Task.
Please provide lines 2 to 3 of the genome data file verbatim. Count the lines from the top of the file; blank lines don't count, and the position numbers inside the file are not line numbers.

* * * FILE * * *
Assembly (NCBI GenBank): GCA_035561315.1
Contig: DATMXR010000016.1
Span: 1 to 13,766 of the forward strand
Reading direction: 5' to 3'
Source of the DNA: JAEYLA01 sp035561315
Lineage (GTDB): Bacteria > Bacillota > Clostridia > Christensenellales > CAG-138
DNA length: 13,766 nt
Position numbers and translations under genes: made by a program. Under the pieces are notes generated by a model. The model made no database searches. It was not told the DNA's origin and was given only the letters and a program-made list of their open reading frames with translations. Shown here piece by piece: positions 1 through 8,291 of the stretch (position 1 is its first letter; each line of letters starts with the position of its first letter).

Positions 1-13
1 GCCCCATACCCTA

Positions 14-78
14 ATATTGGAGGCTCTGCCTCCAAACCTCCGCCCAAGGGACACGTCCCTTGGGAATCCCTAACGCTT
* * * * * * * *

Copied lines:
Contig: DATMXR010000016.1
Span: 1 to 13,766 of the forward strand